Boeing captures $2B DISN contract
- By John Monroe
- Jun 16, 1996
The Defense Information Systems Agency last week awarded Boeing Information Services Inc. a $2 billion services contract to support the deployment of the Defense Information Systems Network (DISN), a worldwide telecommunications backbone for the Defense Information Infrastructure.
Under the DISN Support Services-Global (DSSG) pact - the first of four DISN contracts - Boeing will provide life-cycle management as DOD rolls out and integrates the three DISN components: transmission, bandwidth management and video services.
DSSG is a time-and-materials indefinite-delivery, indefinite-quantity contract, with one base year and four option years.
Although only half the size of the anticipated $5 billion transmission services contract, DSSG plays a more pivotal role, according to Peter G. Smingler, DISA's contracting officer for DISN.
DISA wanted "a world-class contractor that truly understood the mission of DISA and DOD in terms of its telecommunications requirements and could help ensure support providing telecommunications from the White House to the fox hole," Smingler said. "That is what DISN has been all about from Day One."
For Boeing, DSSG represents another opportunity to prove its capabilities as a major systems integrators. In recent years, the vendor has been embroiled in the troubled Reserve Component Automation System program at the National Guard and has not had many major wins, industry observers said.
"If there was a good, solid, past-performance evaluation, it certainly should overcome any residual concerns about doing business with the company," said Bob Dornan, senior vice president of Federal Sources, a Vienna, Va., market research firm.
Boeing brings extensive experience in telecommunications. The company was deeply involved with AT&T in developing its FTS 2000 proposal, providing support from before the solicitation through the first day of service.
Boeing's Information Services group also helped develop the parent company's private network, which provides service to more than 50,000 users in the Seattle, Wash., area.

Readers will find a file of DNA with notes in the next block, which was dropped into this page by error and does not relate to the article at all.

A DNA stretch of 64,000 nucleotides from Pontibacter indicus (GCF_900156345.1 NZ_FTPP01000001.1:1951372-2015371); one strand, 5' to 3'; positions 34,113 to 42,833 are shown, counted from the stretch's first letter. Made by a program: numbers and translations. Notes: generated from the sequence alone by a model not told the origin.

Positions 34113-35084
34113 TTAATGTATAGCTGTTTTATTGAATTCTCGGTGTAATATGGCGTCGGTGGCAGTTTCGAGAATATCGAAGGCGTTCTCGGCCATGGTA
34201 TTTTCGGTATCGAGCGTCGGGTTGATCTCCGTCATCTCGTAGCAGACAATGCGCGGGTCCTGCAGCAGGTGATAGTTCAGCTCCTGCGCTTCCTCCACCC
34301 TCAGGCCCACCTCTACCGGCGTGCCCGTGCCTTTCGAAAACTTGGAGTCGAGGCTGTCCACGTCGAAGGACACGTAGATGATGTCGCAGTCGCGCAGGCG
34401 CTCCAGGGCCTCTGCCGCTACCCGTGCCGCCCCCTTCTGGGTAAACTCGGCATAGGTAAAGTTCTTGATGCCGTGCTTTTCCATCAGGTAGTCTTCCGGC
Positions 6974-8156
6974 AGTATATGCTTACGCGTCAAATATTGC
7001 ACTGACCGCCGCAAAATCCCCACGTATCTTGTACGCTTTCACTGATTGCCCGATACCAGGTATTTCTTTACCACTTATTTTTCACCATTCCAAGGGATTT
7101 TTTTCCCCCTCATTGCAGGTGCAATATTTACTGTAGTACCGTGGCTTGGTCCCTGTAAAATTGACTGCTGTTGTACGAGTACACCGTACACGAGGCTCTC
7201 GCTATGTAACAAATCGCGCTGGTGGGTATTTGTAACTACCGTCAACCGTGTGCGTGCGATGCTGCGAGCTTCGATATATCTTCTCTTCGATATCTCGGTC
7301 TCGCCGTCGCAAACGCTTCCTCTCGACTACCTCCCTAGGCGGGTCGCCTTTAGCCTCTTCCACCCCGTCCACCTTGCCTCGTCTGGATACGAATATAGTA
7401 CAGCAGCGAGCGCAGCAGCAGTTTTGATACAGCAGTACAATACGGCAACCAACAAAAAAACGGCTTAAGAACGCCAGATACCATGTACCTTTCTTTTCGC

Boeing's team includes Science Applications International Corp., BBN, N.E.T. Federal, SETA Corp., Innovative Logistics Techniques, Modern Technologies Corp. and Pulse Technologies Inc.
Unsuccessful bidders on the DSSG program include GTE, Government Systems Inc. and Lockheed Martin Integrated Systems Division, all of which declined comment last week.
DISA designed DSSG to cover a broad range of task orders. "It really runs the gamut of life-cycle program management support, from esoteric engineering through mundane operations and just about everything in between," Smingler said. "If [the work] has the name DISN attached to it, we can probably handle it."
The DSSG contractor will not provide equipment, such as network switches. Instead, DISA will purchase products off existing contracts or, if necessary, run a separate procurement. On the other hand, Boeing will help develop requirements and do everything short of procurement, including engineering, site surveys and installation, Smingler said.
The DSSG contractor will support not only DISA but also the Office of the Secretary of Defense and other DOD agencies, Smingler said.
Keeping DISA on Top of Telecom
For Boeing, one of the major tasks will be helping DISA stay on top of its evolving telecommunications system, said M.U. Ayres, Boeing's DSSG program manager.
Over the next several years, the three other DISN contracts "will be coming on-line, and there will be a cutover from the present network and services," Ayres said. "The challenge is always managing change in an environment like that, minimizing risks [and keeping] reduced costs."
This first DISN award comes after more than half a year of discussion among DISA, industry and Congress about the DISN acquisition strategy.
Late last year, AT&T unsuccessfully protested DISA's plan to procure DISN through four separate but linked bids rather than one integrated bid. Within the last two weeks, DISA also has responded to related queries from Sen. Ted Stevens (R-Alaska), chairman of the Senate Governmental Affairs Committee.
Barring any further delays, the contract for bandwidth management, or switched services - worth about $400 million - is expected in August, with transmission services in late fall, DISA said.
The award of this first contract "drives a real stake in the ground for DOD and the rest of the government," Smingler said. "DISN is real."